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The Effects of Sucrose on Neuronal Activity (pp. 75-114) $0.00
Authors:  (Elena Timofeeva and Arojit Mitra, Faculté de Médecine, Département Psychiatrie et Neurosciences, Centre de Recherche de l’Institut Universitaire de Cardiologie et de Pneumologie de Québec, Université Laval, Québec (QC), Canada)
During the past few centuries humans have transformed from rear to voracious consumers of sugar. The present chapter sheds light on the questions of why we did increased our sugar consumption and what effects sucrose intake can produce on our mood and mind. Once consumed, sucrose sends signals to the brain via specialized taste receptors and glucosensing mechanisms. Sucrose intake activates in the brain the primary gustatory pathway and the brain reward system, which recognizes sweet taste of sucrose as rewarding. The role of the sweet taste system is to detect potentially high-energy sweet food that normally is relatively rare in the nature. The glucosensing mechanisms stimulate or inhibit food intake according to the energy needs. Because of the scarcity of sweet food in the nature, seeking this type of food requires some effort. Therefore, once such a food is found and consumed, this effort would be awarded by the brain reward system. These sophisticated systems work properly when their functions are not compromised by the unlimited availability of sweet palatable food, which may counteract the precise mechanisms controlling food intake. The experimental results obtained in animal models have shown that seeking and consumption of the regular non-sweet foods activate the medial hypothalamus which is directly related to the control of energy homeostasis and stress response. In contrast, seeking and consumption of sucrose inhibit the activity of the medial hypothalamus, but strongly activate the brain reward areas. This sucrose-induced shift in neuronal activity results in consumption of more and more palatable sweet foods at the expense of regular low-energy foods. Repeated overeating of sucrose can alter the neurochemical state of the brain reward regions, promoting sucrose craving and triggering sucrose binge-eating episodes. On the other hand, a sucrose-induced decrease in the activity of the medial hypothalamus directly affects the response of neuroendocrine system to stress. The stress-induced neuronal expression of stress neuropeptides as well as the release of plasma stress hormones is blunted by sucrose consumption. This ‘anti-stress’ effect of sucrose may explain overconsumption of sweets during stress even in the absence of hunger or needs for calories. This chapter reviews the neuronal effects of sucrose that from one side is beneficial by giving us energy and helping to relieve stress, or, from the other side, it may be detrimental by leading to uncontrolled craving for sucrose, eating disorders and obesity.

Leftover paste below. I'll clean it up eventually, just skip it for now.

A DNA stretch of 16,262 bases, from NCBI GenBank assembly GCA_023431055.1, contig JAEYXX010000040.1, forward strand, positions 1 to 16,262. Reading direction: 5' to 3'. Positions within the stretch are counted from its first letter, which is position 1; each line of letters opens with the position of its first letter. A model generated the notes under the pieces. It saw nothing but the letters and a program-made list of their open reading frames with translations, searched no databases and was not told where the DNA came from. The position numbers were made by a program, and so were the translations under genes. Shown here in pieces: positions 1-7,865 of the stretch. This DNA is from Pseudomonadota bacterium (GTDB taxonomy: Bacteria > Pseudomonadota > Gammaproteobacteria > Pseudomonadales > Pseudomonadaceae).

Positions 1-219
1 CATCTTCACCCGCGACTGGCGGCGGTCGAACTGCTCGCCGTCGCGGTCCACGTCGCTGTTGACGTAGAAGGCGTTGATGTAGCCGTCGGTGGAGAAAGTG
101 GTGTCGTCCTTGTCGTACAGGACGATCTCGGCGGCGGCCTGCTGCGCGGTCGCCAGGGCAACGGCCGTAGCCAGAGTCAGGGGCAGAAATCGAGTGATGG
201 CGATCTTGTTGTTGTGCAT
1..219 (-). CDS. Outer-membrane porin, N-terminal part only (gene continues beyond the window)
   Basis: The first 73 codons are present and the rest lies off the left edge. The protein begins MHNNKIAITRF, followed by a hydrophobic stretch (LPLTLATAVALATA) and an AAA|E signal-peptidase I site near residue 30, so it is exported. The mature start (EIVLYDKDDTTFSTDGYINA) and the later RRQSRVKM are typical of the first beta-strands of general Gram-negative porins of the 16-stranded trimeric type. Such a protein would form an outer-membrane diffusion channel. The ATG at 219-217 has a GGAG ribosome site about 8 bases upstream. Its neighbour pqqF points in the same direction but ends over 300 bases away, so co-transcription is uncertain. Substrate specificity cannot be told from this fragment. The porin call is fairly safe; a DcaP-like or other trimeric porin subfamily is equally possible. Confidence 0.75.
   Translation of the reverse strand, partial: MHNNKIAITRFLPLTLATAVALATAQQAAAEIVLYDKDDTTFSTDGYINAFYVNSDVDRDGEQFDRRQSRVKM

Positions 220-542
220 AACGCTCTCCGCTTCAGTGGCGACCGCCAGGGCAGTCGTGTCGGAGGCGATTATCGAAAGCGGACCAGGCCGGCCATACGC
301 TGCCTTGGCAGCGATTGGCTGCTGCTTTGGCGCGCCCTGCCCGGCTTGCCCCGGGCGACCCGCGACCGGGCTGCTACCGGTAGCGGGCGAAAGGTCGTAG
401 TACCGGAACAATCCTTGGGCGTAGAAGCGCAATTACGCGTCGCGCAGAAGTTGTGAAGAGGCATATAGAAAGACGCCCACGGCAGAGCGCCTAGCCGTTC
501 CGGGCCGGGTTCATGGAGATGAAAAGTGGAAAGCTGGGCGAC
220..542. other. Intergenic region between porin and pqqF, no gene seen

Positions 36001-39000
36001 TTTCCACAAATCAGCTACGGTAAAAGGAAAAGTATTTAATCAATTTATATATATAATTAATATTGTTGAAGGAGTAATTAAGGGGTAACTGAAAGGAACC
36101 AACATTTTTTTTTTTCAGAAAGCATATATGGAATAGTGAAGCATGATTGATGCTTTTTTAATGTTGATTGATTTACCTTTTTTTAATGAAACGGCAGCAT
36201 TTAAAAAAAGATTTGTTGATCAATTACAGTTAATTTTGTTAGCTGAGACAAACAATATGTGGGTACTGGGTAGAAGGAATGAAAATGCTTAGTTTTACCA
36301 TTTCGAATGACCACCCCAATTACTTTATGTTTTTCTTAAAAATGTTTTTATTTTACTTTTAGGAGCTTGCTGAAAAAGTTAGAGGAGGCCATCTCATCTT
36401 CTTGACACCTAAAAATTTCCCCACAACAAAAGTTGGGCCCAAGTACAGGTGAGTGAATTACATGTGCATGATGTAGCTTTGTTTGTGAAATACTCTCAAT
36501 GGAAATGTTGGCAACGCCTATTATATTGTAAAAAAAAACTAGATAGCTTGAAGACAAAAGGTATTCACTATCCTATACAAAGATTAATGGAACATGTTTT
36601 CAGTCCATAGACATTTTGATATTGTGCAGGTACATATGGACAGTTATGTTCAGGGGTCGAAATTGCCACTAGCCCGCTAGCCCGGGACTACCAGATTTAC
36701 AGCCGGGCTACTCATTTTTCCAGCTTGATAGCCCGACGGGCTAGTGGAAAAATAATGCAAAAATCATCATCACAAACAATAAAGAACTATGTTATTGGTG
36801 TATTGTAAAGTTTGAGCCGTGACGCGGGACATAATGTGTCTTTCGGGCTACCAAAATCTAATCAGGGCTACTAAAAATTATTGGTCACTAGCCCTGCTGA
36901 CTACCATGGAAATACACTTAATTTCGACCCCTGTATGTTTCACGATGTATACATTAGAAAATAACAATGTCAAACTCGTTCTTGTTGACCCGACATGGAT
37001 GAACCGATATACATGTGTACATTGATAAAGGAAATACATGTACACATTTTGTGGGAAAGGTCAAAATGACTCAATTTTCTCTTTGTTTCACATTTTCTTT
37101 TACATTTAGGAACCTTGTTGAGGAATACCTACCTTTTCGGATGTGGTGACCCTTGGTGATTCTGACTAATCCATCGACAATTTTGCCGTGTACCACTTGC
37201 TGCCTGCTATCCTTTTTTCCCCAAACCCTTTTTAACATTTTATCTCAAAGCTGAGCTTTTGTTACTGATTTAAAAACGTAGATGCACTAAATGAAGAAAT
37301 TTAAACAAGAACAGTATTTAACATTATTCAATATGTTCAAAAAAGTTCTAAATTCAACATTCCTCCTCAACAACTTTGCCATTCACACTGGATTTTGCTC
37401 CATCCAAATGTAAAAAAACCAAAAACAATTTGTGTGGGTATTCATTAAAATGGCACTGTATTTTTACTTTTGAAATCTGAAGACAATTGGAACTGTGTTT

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The Effects of Sucrose on Neuronal Activity (pp. 75-114)